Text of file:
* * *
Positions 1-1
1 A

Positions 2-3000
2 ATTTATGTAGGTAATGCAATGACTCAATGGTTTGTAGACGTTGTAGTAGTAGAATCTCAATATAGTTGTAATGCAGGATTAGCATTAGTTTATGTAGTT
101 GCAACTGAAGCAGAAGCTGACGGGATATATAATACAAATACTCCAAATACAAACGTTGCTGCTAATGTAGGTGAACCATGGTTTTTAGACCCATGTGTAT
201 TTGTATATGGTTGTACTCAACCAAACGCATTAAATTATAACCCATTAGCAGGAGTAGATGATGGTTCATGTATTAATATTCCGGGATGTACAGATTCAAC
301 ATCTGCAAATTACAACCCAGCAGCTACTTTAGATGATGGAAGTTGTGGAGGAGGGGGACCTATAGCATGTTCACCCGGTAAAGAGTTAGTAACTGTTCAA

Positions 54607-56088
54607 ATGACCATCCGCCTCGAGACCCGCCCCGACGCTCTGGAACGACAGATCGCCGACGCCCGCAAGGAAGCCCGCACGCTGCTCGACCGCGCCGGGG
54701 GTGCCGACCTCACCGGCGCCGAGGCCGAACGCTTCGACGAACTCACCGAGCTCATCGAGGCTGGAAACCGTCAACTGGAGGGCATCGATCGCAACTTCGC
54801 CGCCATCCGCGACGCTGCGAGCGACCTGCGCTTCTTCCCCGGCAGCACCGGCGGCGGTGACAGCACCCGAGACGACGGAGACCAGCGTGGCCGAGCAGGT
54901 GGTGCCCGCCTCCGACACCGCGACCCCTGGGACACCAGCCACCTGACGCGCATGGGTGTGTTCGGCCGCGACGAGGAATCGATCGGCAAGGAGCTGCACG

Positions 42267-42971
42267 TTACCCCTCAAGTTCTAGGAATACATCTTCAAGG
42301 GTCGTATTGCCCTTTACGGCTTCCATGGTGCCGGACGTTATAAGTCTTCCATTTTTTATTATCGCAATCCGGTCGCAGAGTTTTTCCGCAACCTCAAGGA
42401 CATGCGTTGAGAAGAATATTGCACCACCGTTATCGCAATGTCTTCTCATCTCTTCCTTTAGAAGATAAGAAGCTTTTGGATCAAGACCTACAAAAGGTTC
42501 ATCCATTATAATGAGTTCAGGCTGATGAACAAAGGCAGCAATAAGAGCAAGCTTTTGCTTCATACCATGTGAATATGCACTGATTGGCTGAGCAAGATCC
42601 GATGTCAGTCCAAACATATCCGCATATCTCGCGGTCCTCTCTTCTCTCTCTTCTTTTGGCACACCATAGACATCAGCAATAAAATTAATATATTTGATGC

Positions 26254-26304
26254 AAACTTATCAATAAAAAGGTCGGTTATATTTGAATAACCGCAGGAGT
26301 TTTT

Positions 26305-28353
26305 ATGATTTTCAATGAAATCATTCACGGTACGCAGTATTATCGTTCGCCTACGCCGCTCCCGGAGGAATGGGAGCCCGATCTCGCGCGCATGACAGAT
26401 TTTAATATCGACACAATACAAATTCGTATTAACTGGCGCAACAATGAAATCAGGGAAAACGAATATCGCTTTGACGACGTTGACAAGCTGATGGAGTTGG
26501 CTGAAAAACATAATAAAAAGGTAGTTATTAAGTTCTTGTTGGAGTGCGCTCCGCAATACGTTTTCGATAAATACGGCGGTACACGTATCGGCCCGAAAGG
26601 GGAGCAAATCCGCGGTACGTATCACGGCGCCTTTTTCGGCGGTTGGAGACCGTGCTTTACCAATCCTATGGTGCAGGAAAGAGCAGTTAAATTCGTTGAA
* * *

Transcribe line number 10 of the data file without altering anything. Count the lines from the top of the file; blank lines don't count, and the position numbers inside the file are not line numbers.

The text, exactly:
54701 GTGCCGACCTCACCGGCGCCGAGGCCGAACGCTTCGACGAACTCACCGAGCTCATCGAGGCTGGAAACCGTCAACTGGAGGGCATCGATCGCAACTTCGC